After coup, Turkish activist afraid to return home

Raindrop's Annual Neighborhood Iftar Dinner, June 2016. In the middle Congressman Al Green.
Raindrop's Annual Neighborhood Iftar Dinner, June 2016. In the middle Congressman Al Green.


Date posted: July 31, 2016

Jake Walker

Mehmet Okumus used to go home to Turkey once a year to visit his family. Now he says he can’t go home out of fear he’ll be labeled a traitor.

Turkish President Tayyip Erdogan has been going after thousands of people in the Turkish military, various government agencies and schools in the wake of a failed military coup earlier this month. Erdogan has blamed the followers of U.S.-based Islamic cleric Fethullah Gulen as the ones behind the uprising, and has asked President Barack Obama to extradite him to Turkey — which Obama said can’t happen without a formal extradition process.

Okumus is the president and CEO of the Raindrop Turkish House, a nonprofit organization in the south-central United States that works to introduce Turkish culture into American society and promote the understanding of diverse cultures through community service and dialogue. Okumus oversees the Raindrop outreach in Bryan, less than a mile from Bryan High School.

Okumus, who moved to the U.S. in 2002 and lives in Houston, has been a follower of Gulen for decades.

He said the Gulen movement — called the Hizmet movement by its followers after the Turkish word for service — was founded on peace and dialogue. Okumus said to organize a coup would not fall in line with the principles of the movement for which he cares so deeply.

“I have known this movement for 23 years,” he said. “I have never, ever, ever experienced any kind of wild items in our meetings. If so, I’ll be the first person to leave. I can assure you of that.”

Gulen has been widely recognized, respected and criticized as being a progressive Islamic leader. He topped Foreign Policy Magazine’s “Top 100 Public Intellectuals” poll in 2008 and was named its most influential thinker. He was named one of Time magazine’s World’s 100 Most Influential People in 2013. Gulen has also become a critic of Erdogan, and has said the Turkish leader is going to “any length necessary to solidify his power and persecute his critics.”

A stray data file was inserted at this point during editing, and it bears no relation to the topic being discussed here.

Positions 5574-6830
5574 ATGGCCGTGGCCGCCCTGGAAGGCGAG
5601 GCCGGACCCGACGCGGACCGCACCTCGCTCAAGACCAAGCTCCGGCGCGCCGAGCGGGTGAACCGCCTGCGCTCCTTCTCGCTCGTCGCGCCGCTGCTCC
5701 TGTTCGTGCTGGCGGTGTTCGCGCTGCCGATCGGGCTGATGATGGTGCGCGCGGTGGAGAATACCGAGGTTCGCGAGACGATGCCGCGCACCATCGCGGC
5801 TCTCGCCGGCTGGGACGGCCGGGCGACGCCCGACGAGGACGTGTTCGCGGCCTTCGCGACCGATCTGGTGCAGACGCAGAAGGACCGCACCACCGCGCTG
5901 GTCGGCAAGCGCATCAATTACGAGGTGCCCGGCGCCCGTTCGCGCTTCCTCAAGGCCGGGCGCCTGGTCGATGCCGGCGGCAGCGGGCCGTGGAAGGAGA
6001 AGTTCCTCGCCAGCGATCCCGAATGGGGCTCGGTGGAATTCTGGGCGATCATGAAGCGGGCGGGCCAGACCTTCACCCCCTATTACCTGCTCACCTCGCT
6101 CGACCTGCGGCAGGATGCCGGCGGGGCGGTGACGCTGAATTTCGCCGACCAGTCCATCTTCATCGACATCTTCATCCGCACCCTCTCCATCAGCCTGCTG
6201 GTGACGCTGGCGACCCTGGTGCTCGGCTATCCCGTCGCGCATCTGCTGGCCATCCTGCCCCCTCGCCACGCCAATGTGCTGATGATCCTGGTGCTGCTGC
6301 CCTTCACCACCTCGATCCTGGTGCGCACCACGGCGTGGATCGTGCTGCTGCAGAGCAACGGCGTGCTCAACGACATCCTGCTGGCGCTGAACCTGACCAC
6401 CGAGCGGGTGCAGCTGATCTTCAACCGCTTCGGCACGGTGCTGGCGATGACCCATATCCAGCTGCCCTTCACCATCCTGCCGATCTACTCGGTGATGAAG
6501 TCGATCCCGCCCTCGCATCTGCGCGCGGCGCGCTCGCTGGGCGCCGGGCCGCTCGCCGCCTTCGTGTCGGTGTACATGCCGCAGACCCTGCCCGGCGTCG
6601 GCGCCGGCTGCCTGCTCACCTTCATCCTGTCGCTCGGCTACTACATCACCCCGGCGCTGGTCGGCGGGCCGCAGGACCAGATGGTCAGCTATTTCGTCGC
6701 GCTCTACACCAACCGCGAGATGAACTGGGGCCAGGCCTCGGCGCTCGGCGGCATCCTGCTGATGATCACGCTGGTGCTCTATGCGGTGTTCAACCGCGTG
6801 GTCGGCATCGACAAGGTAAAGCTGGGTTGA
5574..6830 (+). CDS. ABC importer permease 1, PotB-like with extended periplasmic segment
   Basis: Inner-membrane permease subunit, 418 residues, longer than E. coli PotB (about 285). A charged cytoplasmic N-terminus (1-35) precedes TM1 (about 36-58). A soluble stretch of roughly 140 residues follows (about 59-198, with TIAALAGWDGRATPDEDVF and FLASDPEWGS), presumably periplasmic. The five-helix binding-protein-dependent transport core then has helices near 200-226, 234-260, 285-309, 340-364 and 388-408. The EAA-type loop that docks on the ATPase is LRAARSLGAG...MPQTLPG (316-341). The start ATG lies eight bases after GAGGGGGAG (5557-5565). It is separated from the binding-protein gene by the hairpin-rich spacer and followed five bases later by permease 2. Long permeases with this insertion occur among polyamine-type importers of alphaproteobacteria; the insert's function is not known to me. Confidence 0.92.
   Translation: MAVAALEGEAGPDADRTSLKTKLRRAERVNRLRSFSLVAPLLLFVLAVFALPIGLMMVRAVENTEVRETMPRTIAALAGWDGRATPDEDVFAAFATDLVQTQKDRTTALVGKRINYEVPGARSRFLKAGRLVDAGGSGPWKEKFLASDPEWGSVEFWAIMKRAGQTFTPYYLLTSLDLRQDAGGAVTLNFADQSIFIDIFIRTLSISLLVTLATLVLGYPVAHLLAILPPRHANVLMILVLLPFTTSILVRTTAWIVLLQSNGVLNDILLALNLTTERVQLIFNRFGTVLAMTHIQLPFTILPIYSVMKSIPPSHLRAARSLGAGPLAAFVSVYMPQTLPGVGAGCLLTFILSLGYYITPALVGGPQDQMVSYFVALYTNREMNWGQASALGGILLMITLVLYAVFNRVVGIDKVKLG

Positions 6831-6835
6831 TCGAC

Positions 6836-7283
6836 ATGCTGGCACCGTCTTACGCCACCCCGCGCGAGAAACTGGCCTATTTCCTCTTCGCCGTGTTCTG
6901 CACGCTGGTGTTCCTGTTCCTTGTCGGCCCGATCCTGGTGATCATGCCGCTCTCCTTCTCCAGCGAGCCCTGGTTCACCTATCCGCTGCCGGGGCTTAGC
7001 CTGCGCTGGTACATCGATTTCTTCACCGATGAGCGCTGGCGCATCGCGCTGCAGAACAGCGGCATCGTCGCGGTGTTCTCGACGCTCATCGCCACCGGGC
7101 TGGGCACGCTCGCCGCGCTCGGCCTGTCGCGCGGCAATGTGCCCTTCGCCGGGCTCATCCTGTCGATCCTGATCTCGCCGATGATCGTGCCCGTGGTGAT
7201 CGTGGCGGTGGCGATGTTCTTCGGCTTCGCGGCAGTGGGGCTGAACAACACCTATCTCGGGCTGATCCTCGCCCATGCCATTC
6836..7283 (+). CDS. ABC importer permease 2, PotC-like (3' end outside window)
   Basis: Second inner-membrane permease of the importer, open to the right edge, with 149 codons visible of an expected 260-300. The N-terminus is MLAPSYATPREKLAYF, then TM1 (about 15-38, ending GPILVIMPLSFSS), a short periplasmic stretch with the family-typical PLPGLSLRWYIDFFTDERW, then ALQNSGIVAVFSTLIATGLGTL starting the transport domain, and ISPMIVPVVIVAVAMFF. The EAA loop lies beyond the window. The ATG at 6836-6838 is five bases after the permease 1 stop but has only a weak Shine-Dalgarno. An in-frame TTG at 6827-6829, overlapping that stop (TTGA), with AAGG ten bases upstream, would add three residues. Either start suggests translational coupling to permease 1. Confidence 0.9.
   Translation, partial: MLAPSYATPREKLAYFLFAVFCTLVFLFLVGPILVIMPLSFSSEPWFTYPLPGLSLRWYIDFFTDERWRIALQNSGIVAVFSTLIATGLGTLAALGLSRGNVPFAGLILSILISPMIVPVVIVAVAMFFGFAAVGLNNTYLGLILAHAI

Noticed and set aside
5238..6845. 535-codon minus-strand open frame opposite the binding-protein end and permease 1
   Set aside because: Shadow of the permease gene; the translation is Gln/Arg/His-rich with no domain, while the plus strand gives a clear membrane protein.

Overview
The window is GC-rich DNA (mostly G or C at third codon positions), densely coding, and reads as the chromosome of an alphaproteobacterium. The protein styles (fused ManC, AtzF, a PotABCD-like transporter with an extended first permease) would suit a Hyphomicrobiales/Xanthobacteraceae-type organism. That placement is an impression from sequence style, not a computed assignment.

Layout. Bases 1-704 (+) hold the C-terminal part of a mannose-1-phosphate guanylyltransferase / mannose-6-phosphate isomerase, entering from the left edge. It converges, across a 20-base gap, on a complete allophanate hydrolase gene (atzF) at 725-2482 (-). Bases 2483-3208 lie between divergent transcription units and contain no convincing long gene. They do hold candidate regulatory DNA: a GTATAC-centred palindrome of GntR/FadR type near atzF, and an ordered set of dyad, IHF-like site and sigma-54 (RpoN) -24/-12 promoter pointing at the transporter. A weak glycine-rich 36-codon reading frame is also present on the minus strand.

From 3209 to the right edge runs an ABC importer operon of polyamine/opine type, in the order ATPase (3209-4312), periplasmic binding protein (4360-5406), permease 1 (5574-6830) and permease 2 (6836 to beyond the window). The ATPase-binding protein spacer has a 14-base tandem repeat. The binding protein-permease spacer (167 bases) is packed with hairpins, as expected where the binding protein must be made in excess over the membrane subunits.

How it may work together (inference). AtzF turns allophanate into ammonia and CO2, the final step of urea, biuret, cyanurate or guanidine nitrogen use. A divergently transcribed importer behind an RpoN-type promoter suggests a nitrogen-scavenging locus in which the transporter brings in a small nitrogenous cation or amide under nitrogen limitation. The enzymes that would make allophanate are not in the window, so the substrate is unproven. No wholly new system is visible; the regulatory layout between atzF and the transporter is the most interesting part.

Okumus said he has lots of questions about the origin of the coup, and is suspicious about Erdogan’s motives to blame Gulen. He said the coup has created a kind of with-us-or-against-us mentality in Turkey, one that will ultimately hurt the country and its relations with the United States. Turkish officials have already fired tens of thousands of teachers, university deans and others they say have ties to the failed coup plot.

“When you say these kinds of things, they can say you’re a traitor, you don’t like your country,” Okumus said. “I love my country.” Okumus said he knows people who have lost jobs, and one A&M professor from Turkey — who didn’t want to give his name for fear of the Turkish government retaliating against his family — said he’s had friends in the academic field reach out to him about jobs.

The Turkish government has also shut down many media outlets and has detained dozens of journalists, silencing any government opposition voice, the professor said.

“When you control the information flow, then it becomes very easy to manage the perceptions of people,” he said. “That’s what’s saddening — that Turkey is becoming one of those totalitarian regimes, as this example also shows.”

The professor said Erdogan’s rule wasn’t always like this. He said the first two terms were pro-European Union and full of hope that the country would become a fully democratic nation. But after around 2011, he said, things changed dramatically and Erdogan has sought to gain complete control of the country.

Now, Okumus said, humanitarian organizations need to step in and investigate who is behind the coup. He doubts a fair investigation can be conducted by the Turkish government.

The professor said pressure from human rights organizations is needed to make the country change. He said Erdogan has gotten too powerful over the years, and what started as an effort to become a democratic nation has begun to lean toward authoritarianism with a lack of regard for human rights.

“In the next maybe year or so, I don’t think there’s going to be a big change in Turkey,” he said. “It looks like this is going to take its course for some couple of years maybe. Since there is no internal … mechanism that could help steer Turkey again toward democracy … there has to be some kind of an external pressure.”

Source: TheEagle.Com , July 31, 2016


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